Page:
Overseas students worth £500 million to some UK constituencies

Pre-election analysis shows greater concentration of international learners in major urban centres

June 20, 2024
international students and social media

Cohorts of international students are now worth as much as £500 million to the local economy of individual UK parliamentary constituencies, figures suggest.

Analysis conducted by London Economics for the Higher Education Policy Institute (Hepi) and Kaplan last year found that each cohort of overseas learners is worth an estimated £41.9 billion to the UK as a whole over the duration of their studies.

That research has now been updated to more accurately reflect the constituencies where foreign students actually live, revealing a greater concentration in major urban areas.

It shows that the 5,585 first-year international students in the Leeds Central and Headingley constituency bring £578 million in economic benefits. Once their costs to public services are taken into account, this results in a net impact of £523 million.

Graph to illustrate the UK parliamentary constituencies where international students have biggest net impact on economy
Hepi/London Economics

This was followed by £576 million in Sheffield Central (£521 million net), and £536 million in Newcastle upon Tyne Central and West (£486 million net).

All 650 of the UK’s constituencies have been mapped ahead of the general election, with even the smallest beneficiary, North Norfolk, seeing a net gain of £2 million.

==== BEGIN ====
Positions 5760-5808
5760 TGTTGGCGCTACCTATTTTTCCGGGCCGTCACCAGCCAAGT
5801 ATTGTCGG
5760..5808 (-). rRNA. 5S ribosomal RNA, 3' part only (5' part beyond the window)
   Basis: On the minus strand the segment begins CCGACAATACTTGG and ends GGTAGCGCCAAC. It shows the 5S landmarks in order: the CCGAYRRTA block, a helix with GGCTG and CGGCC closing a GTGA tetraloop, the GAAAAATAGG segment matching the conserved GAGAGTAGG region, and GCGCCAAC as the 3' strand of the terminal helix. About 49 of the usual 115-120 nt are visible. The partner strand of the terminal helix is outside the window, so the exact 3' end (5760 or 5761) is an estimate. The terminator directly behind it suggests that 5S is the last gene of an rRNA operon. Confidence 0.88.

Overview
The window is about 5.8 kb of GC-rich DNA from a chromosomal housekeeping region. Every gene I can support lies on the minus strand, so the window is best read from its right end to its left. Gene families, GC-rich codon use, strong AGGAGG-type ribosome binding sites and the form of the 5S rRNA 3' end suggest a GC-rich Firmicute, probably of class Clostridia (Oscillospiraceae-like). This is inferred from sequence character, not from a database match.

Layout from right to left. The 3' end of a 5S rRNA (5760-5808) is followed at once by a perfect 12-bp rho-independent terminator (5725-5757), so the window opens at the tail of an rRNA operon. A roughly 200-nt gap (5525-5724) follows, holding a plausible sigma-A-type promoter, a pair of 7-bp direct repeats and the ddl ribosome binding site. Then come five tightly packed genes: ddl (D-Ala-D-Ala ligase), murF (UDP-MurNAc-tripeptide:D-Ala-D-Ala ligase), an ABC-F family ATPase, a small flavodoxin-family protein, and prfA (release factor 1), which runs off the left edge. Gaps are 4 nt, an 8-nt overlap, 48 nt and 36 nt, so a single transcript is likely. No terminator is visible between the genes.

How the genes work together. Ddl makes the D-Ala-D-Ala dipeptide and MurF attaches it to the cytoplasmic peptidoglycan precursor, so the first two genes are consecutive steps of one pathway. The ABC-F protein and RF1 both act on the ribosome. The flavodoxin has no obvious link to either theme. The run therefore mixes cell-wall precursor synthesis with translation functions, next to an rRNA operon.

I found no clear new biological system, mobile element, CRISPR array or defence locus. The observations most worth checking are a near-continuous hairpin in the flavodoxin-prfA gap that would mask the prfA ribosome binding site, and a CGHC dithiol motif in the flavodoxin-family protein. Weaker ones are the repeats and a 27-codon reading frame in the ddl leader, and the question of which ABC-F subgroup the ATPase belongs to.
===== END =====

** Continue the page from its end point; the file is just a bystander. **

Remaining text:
Nick Hillman, Hepi’s director, said he hoped to distribute the data to candidates in every single constituency, following the publication of polling by the National Centre for Social Research that showed 71 per cent of voters now support limits on student migration. Forty-one per cent think it should be reduced from current levels.

“The public have changed their minds on international students, and a majority do now want a cap,” said Mr Hillman.

Campus resource: Four key hurdles international students face – and what to do about them

“That’s a worrying finding for our sector but also means numbers like this are especially important because they remind people of the economic value.”

The number of international students granted visas dropped 22 per cent year-on-year during the first three months of 2024, after most learners were banned from bringing family members with them to the UK.

Although not all the economic benefits of international students will necessarily be spent in the area they live in, Hepi said the new figures show their value to every part of the UK – particularly areas that do not have a university in them but still benefit.


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